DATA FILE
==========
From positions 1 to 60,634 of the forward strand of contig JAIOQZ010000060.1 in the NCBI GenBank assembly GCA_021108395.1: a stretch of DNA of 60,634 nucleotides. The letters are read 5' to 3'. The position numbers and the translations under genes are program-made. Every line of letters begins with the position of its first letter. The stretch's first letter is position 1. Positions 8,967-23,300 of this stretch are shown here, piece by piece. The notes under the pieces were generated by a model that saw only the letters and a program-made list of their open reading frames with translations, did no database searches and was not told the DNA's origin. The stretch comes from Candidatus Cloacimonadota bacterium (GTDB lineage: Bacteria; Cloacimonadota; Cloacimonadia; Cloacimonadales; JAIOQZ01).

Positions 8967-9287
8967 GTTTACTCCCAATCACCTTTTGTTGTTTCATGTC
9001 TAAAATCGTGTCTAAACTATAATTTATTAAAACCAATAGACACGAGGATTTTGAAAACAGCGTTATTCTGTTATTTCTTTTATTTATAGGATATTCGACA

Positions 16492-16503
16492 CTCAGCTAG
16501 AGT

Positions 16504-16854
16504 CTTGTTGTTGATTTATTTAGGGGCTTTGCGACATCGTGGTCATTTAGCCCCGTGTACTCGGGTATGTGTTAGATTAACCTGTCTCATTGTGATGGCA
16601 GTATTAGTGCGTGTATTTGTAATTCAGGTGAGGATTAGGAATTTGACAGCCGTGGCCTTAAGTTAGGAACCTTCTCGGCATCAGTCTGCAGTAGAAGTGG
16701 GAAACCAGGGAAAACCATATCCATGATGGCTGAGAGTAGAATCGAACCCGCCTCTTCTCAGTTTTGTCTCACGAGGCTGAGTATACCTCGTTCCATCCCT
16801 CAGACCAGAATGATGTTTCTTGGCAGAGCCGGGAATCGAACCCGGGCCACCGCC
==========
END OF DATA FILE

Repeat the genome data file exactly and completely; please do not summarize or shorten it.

From positions 1 to 60,634 of the forward strand of contig JAIOQZ010000060.1 in the NCBI GenBank assembly GCA_021108395.1: a stretch of DNA of 60,634 nucleotides. The letters are read 5' to 3'. The position numbers and the translations under genes are program-made. Every line of letters begins with the position of its first letter. The stretch's first letter is position 1. Positions 8,967-23,300 of this stretch are shown here, piece by piece. The notes under the pieces were generated by a model that saw only the letters and a program-made list of their open reading frames with translations, did no database searches and was not told the DNA's origin. The stretch comes from Candidatus Cloacimonadota bacterium (GTDB lineage: Bacteria; Cloacimonadota; Cloacimonadia; Cloacimonadales; JAIOQZ01).

Positions 8967-9287
8967 GTTTACTCCCAATCACCTTTTGTTGTTTCATGTC
9001 TAAAATCGTGTCTAAACTATAATTTATTAAAACCAATAGACACGAGGATTTTGAAAACAGCGTTATTCTGTTATTTCTTTTATTTATAGGATATTCGACA

Positions 16492-16503
16492 CTCAGCTAG
16501 AGT

Positions 16504-16854
16504 CTTGTTGTTGATTTATTTAGGGGCTTTGCGACATCGTGGTCATTTAGCCCCGTGTACTCGGGTATGTGTTAGATTAACCTGTCTCATTGTGATGGCA
16601 GTATTAGTGCGTGTATTTGTAATTCAGGTGAGGATTAGGAATTTGACAGCCGTGGCCTTAAGTTAGGAACCTTCTCGGCATCAGTCTGCAGTAGAAGTGG
16701 GAAACCAGGGAAAACCATATCCATGATGGCTGAGAGTAGAATCGAACCCGCCTCTTCTCAGTTTTGTCTCACGAGGCTGAGTATACCTCGTTCCATCCCT
16801 CAGACCAGAATGATGTTTCTTGGCAGAGCCGGGAATCGAACCCGGGCCACCGCC